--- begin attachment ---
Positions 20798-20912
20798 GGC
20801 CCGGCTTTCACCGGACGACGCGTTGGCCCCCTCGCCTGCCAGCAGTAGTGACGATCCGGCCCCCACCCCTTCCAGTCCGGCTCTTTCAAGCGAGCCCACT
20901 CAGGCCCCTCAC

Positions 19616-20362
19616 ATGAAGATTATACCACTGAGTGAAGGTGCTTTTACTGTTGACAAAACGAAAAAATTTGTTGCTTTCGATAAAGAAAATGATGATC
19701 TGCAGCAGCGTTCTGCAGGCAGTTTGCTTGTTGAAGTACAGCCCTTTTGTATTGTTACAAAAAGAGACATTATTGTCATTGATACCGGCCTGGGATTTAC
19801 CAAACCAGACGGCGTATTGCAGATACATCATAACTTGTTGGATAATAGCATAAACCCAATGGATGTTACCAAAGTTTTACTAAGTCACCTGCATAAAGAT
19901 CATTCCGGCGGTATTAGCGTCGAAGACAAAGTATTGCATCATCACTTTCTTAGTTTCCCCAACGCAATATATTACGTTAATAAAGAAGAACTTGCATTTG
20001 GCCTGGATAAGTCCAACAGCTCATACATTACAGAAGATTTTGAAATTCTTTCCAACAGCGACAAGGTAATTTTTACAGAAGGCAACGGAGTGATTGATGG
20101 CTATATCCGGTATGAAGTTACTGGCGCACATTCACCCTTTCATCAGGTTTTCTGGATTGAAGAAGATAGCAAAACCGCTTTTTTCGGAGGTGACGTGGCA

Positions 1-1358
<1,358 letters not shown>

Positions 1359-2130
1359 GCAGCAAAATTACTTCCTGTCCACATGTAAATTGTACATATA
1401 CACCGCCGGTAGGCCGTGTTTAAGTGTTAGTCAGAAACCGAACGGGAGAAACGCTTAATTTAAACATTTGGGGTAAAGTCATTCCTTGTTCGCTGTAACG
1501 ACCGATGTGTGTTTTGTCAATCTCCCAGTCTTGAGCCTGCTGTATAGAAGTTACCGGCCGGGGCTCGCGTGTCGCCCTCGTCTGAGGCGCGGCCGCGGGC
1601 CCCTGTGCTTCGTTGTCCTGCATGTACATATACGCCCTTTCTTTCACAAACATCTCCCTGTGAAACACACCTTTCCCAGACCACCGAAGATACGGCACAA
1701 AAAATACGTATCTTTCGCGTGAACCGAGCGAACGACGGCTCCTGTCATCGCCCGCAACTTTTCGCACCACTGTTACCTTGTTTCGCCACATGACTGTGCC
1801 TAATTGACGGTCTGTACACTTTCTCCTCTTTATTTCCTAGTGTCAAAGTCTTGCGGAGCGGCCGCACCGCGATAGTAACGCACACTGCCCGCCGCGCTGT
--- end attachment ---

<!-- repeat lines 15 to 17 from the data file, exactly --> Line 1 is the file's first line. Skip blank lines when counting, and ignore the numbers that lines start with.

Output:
1359 GCAGCAAAATTACTTCCTGTCCACATGTAAATTGTACATATA
1401 CACCGCCGGTAGGCCGTGTTTAAGTGTTAGTCAGAAACCGAACGGGAGAAACGCTTAATTTAAACATTTGGGGTAAAGTCATTCCTTGTTCGCTGTAACG
1501 ACCGATGTGTGTTTTGTCAATCTCCCAGTCTTGAGCCTGCTGTATAGAAGTTACCGGCCGGGGCTCGCGTGTCGCCCTCGTCTGAGGCGCGGCCGCGGGC